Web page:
The first objective of the Japanese was the airfield, lightly defended by a section of A platoon. Explosive charges had been set to blow up the small airstrip and facilities. Initial Japanese forces were mistaken as Dutch because of the similarities in their uniforms however sporadic fighting around the airfield continued all night with only a small number of A platoon holding the Japanese advance at bay.


As dawn broke, they detonated charges at the strip and withdrew quickly to the south and west. Initially, HQ in the hills was not aware of the Japanese arrival so action as they left the airfield and Dili was not coordinated. Two men died at the airfield and one section of fifteen men surrendered after they blundered into a roadblock the following day. They were massacred by 3rd Yokosuka S.N.L.F. Japanese paratroops, the same unit that was decimated at Babao and Usau Ridge by the 2/40th a few days later.


Initially withdrawing to Aileu and Railaco, scattered groups made contact again and Captain Callinan reorganized the unit. He established a new headquarters base at Cailaco near the Dutch border and engaged in hide-out and hit and run tactics that formulated their campaign. New headquarters were set up at Atsabe and morale improved; there was vengeance and motivation after they learned of the executions at Dili on the 20th February.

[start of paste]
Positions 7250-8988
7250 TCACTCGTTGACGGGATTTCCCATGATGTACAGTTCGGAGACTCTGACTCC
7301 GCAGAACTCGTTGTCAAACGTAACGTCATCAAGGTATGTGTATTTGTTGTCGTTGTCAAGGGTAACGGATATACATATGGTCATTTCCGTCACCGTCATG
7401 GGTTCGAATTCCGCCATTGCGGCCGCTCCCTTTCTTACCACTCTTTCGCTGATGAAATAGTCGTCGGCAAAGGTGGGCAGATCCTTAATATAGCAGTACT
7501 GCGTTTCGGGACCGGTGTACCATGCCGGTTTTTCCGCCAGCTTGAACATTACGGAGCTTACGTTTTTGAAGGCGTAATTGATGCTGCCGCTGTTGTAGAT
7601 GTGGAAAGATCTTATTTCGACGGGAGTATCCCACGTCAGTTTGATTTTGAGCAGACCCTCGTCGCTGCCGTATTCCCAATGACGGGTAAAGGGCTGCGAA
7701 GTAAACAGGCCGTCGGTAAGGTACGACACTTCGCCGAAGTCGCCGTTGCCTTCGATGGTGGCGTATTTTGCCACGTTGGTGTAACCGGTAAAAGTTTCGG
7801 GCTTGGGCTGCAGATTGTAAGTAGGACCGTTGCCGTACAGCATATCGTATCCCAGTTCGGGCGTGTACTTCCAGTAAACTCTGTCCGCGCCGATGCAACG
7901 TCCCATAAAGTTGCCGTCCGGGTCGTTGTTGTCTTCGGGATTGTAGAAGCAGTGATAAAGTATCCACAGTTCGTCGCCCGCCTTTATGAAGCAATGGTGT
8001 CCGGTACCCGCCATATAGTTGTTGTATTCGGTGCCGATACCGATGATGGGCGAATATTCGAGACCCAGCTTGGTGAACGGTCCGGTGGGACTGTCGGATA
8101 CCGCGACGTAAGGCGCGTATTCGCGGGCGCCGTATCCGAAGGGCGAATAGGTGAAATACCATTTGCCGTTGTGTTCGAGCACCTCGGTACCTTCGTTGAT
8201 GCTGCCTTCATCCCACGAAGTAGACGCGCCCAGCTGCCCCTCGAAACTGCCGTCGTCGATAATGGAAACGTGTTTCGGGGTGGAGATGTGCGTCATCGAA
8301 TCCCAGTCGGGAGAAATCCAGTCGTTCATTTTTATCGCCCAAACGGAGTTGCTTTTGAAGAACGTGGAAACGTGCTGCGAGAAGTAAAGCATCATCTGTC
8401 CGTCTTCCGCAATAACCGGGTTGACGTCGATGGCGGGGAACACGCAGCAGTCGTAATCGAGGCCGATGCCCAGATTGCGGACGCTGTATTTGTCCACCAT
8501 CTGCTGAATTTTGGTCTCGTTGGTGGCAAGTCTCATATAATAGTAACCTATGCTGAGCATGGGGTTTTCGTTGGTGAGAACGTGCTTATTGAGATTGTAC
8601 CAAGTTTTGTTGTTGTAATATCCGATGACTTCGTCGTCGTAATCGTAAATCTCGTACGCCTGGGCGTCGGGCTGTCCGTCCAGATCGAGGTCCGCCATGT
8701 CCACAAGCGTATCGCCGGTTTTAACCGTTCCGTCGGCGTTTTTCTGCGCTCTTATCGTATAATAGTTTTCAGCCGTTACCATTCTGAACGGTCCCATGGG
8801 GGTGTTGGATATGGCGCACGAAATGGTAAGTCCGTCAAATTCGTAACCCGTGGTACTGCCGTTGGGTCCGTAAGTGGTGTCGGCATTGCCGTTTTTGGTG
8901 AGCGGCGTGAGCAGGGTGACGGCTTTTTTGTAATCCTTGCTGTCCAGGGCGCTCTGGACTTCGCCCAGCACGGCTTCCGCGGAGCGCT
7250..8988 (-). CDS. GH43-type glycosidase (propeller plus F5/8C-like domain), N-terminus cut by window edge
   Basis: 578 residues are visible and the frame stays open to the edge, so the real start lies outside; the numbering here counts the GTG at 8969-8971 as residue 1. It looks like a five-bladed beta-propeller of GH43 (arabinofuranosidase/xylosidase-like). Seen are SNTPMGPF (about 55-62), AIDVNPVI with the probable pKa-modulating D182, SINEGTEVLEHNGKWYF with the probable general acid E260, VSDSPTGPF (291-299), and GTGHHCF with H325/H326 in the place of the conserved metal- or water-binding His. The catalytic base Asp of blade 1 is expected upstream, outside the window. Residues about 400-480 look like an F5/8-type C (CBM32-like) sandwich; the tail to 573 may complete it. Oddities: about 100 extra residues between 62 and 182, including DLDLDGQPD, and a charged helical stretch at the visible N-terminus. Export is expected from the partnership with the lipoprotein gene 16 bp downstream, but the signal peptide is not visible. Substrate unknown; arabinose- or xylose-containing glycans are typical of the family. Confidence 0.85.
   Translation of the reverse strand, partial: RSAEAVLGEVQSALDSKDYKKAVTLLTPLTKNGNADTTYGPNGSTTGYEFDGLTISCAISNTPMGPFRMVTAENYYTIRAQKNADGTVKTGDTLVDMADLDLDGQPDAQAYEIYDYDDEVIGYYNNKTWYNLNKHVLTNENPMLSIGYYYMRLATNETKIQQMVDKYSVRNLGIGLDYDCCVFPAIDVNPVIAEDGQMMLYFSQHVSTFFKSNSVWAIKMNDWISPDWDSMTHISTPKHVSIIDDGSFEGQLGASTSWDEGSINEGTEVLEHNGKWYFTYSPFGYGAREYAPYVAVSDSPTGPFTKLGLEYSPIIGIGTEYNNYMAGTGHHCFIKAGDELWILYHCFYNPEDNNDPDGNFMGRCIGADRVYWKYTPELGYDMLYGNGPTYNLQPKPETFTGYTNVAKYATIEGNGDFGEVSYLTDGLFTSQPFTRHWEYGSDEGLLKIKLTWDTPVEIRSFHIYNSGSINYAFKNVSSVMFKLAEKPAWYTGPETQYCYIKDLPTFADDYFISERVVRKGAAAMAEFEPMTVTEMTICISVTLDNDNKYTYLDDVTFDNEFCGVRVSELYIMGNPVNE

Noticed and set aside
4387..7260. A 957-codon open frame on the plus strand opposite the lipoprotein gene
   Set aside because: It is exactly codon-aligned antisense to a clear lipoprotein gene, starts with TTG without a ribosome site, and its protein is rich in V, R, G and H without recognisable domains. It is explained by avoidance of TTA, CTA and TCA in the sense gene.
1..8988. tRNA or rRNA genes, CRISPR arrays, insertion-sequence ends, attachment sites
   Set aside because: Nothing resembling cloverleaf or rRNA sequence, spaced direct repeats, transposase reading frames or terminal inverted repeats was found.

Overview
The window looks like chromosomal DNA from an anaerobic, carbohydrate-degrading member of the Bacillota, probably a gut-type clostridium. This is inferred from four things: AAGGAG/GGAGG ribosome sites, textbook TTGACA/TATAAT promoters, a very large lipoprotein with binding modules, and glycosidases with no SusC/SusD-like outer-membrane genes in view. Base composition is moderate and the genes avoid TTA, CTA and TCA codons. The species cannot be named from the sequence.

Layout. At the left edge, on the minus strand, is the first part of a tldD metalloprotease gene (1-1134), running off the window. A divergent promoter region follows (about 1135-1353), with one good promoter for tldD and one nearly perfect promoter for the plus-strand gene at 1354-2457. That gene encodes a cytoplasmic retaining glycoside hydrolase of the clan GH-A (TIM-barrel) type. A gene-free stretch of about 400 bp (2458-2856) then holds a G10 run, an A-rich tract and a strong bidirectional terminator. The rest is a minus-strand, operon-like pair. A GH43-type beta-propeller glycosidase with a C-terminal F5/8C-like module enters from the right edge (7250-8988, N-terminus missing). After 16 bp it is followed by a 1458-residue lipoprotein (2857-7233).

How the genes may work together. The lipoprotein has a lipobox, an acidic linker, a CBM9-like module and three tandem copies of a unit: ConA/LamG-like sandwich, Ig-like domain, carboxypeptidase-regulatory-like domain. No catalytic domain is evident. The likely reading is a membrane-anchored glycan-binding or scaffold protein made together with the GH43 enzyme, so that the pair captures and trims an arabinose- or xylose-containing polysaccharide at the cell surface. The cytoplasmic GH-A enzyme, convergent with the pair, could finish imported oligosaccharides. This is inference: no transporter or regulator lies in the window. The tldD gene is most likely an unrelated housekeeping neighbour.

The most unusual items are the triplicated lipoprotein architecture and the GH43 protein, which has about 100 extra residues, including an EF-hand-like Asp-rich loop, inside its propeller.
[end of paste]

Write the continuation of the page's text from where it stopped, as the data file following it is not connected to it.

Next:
Local native and Portuguese inhabitants' support improved and the platoons dispersed supplies and ammunition to strategic locations. The men adopted natives as guides, scouts and personal servants called 'criados'. Operations were stepped up with smaller groups, to 'hide, hit, run and hide'. Most heavy portage was done using Timor ponies.


Direct communication with Australia was recommenced in April when three signallers fabricated a radio from assorted radio, electrical and auto parts. Nicknamed 'Winnie the War Winner' after Winston Churchill, the British Prime Minister. Upon establishing their identity and advising Darwin that they were still operating against the enemy, they requested boots, quinine, money and Tommy gun ammo. From this point on, regular air and sea rendezvous maintained their supplies. War documentary maker Damien Parer even visited Timor and recorded their operation for a film 'Men of Timor'.


Resupply missions using Hudson bombers were not suitable as stores were damaged and lost. A wood-hull patrol vessel carried the first 6-ton loads to the 2nd Ind. Coy. Betano Bay on the south coast was the favoured rendezvous point. Sick and wounded were ferried back to Australia and medical supplies became available again. In August the Japanese mounted a concentrated offensive against the commandos using natives as human shields in frontal attacks. Friendly villages were bombed and many thousands of Portuguese Timorese killed. The tide was turning against Sparrow Force whose range and operations became limited. Dutch (Black Column) Timorese who were pro-Japanese were brought to East Timor and waged war against their fellow countrymen. Given the change in conditions, Sparrow Force was withdrawn in December.


During the confusion of the Japanese invasion, seventeen men were lost, most being executed after surrender. In the next ten months of operation, only six members of the 2nd Ind. Coy. were killed. Japanese casualty estimates were more then 1,500 front-line soldiers and Sparrow Force tied up more than 20,000 men who otherwise would have been in New Guinea and islands campaigns. Actions of the 2nd Ind. Coy. on East Timor are recognized as classic commando operation.